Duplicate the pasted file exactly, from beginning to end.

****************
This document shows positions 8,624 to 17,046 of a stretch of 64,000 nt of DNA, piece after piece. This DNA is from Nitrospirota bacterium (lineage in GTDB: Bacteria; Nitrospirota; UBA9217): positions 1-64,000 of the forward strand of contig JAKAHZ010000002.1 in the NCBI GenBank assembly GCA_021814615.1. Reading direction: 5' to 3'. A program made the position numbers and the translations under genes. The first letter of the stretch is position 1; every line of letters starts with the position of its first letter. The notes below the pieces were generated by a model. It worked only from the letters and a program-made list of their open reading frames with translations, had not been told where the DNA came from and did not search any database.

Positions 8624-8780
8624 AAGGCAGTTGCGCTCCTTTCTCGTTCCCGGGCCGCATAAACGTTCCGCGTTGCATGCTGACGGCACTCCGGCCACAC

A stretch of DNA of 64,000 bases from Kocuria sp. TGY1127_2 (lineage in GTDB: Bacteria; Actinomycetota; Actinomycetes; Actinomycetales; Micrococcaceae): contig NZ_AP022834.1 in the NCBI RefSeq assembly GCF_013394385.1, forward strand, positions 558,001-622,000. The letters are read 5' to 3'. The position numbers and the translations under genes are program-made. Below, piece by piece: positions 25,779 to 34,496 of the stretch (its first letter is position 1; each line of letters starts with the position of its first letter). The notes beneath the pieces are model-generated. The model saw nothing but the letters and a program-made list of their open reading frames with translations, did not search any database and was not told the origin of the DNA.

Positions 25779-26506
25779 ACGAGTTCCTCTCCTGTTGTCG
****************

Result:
This document shows positions 8,624 to 17,046 of a stretch of 64,000 nt of DNA, piece after piece. This DNA is from Nitrospirota bacterium (lineage in GTDB: Bacteria; Nitrospirota; UBA9217): positions 1-64,000 of the forward strand of contig JAKAHZ010000002.1 in the NCBI GenBank assembly GCA_021814615.1. Reading direction: 5' to 3'. A program made the position numbers and the translations under genes. The first letter of the stretch is position 1; every line of letters starts with the position of its first letter. The notes below the pieces were generated by a model. It worked only from the letters and a program-made list of their open reading frames with translations, had not been told where the DNA came from and did not search any database.

Positions 8624-8780
8624 AAGGCAGTTGCGCTCCTTTCTCGTTCCCGGGCCGCATAAACGTTCCGCGTTGCATGCTGACGGCACTCCGGCCACAC

A stretch of DNA of 64,000 bases from Kocuria sp. TGY1127_2 (lineage in GTDB: Bacteria; Actinomycetota; Actinomycetes; Actinomycetales; Micrococcaceae): contig NZ_AP022834.1 in the NCBI RefSeq assembly GCF_013394385.1, forward strand, positions 558,001-622,000. The letters are read 5' to 3'. The position numbers and the translations under genes are program-made. Below, piece by piece: positions 25,779 to 34,496 of the stretch (its first letter is position 1; each line of letters starts with the position of its first letter). The notes beneath the pieces are model-generated. The model saw nothing but the letters and a program-made list of their open reading frames with translations, did not search any database and was not told the origin of the DNA.

Positions 25779-26506
25779 ACGAGTTCCTCTCCTGTTGTCG